Journal of the American Mosquito Control Association publishes works containing research in the areas of mosquito and vector biology, systematics, and control.
Until mid-century climate change will act mainly by exacerbating health problems that already exist. New conditions may emerge under climate change, and existing diseases may extend their range into areas that are presently unaffected, the report said.. Gourbiere agrees with Agard and other regional researchers that there is need for solutions that are primarily focused on vector controls: eradication and effective controls of the Aedes aegypti could also eliminate the diseases they spread.. The failure of the newest vector control strategies also forced health professionals to revisit the old, but proven techniques developed with the guidance of researchers like Chadee, whose work on dengue and yellow fever, malaria and most recently the Zika virus had helped to guide the development of mosquito control, surveillance and control strategies in the Caribbean.. And while Zika brought with it several other serious complications like microcephaly, which affects babies born to women infected by the ...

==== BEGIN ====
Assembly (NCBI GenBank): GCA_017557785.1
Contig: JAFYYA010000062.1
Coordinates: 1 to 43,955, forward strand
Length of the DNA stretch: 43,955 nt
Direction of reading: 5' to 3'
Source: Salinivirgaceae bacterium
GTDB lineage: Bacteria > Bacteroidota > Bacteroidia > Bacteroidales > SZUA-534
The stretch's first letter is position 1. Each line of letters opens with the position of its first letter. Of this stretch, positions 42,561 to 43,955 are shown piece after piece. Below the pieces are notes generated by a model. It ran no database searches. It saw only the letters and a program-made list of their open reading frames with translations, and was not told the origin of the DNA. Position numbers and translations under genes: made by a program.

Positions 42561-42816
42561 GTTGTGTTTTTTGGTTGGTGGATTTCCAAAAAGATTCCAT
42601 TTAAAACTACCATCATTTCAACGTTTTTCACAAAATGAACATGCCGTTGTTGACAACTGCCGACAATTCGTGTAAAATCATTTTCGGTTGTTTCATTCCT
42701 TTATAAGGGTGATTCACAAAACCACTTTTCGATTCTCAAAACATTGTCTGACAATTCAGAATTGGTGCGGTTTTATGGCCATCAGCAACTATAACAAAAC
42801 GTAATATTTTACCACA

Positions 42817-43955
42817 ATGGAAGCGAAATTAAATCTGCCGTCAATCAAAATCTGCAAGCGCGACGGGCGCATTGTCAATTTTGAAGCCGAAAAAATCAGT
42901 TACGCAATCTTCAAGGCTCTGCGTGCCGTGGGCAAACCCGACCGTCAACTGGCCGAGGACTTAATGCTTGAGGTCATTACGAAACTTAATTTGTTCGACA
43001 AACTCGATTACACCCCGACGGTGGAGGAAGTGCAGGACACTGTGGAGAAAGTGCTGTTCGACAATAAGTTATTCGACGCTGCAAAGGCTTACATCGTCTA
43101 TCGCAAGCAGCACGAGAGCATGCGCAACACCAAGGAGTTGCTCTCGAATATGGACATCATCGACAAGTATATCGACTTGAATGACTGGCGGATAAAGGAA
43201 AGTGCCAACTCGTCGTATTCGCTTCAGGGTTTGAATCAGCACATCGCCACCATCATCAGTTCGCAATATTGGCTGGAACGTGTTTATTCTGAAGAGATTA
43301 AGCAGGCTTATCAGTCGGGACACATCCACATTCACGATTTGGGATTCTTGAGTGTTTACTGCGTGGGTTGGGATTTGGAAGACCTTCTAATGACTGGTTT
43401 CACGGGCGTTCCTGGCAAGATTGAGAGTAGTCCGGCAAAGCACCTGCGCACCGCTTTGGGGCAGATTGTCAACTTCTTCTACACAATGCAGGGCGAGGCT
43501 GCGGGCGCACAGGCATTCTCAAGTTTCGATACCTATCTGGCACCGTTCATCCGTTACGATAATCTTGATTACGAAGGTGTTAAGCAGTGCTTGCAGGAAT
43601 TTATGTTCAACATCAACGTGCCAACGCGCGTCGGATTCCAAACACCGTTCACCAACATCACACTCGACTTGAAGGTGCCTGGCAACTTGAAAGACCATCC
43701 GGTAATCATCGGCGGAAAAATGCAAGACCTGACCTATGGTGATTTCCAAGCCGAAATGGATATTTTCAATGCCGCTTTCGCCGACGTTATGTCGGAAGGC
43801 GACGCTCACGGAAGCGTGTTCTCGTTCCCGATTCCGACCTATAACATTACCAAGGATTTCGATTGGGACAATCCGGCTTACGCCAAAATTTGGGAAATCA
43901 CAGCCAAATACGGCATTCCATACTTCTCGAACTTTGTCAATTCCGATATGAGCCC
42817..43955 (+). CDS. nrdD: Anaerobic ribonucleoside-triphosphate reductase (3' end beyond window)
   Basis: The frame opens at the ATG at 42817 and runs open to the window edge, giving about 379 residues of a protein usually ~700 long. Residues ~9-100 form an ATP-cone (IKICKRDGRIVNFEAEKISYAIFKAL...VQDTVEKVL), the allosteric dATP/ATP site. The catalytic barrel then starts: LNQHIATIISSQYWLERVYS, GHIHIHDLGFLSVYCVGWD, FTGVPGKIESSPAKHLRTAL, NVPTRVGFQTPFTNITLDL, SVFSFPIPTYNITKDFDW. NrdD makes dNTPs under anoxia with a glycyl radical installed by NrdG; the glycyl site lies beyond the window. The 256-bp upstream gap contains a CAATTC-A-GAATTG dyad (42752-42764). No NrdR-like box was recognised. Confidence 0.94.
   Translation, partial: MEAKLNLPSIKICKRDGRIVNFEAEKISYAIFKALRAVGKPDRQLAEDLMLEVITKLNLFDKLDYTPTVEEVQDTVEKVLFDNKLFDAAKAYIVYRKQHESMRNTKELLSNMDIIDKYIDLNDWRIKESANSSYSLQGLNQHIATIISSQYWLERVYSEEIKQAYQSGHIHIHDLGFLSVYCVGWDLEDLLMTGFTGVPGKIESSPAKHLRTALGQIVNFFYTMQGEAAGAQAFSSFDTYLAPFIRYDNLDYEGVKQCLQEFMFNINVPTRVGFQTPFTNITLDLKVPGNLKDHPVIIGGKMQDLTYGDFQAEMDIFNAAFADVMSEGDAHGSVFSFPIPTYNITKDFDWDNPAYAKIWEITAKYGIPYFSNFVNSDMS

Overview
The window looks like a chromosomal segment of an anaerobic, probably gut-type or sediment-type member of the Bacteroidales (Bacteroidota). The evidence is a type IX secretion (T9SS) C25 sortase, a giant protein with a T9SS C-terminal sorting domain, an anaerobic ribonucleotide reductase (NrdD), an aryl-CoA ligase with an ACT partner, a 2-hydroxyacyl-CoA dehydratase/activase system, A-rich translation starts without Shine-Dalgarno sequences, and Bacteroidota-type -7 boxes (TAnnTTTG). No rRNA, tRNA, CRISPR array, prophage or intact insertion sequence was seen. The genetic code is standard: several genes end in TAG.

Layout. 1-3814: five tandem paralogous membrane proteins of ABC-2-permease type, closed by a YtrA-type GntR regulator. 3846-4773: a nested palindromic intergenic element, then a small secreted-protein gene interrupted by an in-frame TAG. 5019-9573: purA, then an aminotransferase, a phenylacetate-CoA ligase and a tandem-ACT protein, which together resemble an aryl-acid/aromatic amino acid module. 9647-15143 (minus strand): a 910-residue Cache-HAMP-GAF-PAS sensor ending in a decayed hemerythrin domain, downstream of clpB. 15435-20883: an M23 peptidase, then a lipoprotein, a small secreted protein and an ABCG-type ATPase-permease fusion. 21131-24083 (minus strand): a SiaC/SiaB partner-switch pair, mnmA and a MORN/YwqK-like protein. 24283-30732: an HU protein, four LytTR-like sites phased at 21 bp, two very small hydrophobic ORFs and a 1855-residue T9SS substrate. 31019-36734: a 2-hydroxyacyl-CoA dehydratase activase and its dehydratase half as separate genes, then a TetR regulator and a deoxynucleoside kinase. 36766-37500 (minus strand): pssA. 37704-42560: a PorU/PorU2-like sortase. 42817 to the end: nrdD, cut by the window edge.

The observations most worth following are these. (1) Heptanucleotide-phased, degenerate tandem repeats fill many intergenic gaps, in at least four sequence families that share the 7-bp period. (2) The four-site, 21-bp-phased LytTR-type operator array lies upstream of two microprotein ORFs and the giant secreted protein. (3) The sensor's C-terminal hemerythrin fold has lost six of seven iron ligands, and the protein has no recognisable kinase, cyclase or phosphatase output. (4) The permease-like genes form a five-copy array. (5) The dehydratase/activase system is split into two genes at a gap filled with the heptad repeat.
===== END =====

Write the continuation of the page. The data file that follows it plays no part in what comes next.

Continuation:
1. Only the female Aedes mosquito bites as it needs the protein in blood to develop its eggs.. 2. The mosquito becomes infective approximately seven days after it has bitten a person carrying the virus. This is the extrinsic incubation period, during which time the virus replicates in the mosquito and reaches the salivary glands.. 3. Peak biting is at dawn and dusk.. 4. The average lifespan of an Aedes mosquito in Nature is two weeks.. 5. The mosquito can lay eggs about three times in its lifetime, and about 100 eggs are produced each time.. 6. The eggs can lie dormant in dry conditions for up to about nine months, after which they can hatch if exposed to favourable conditions, i.e. water and food.. ...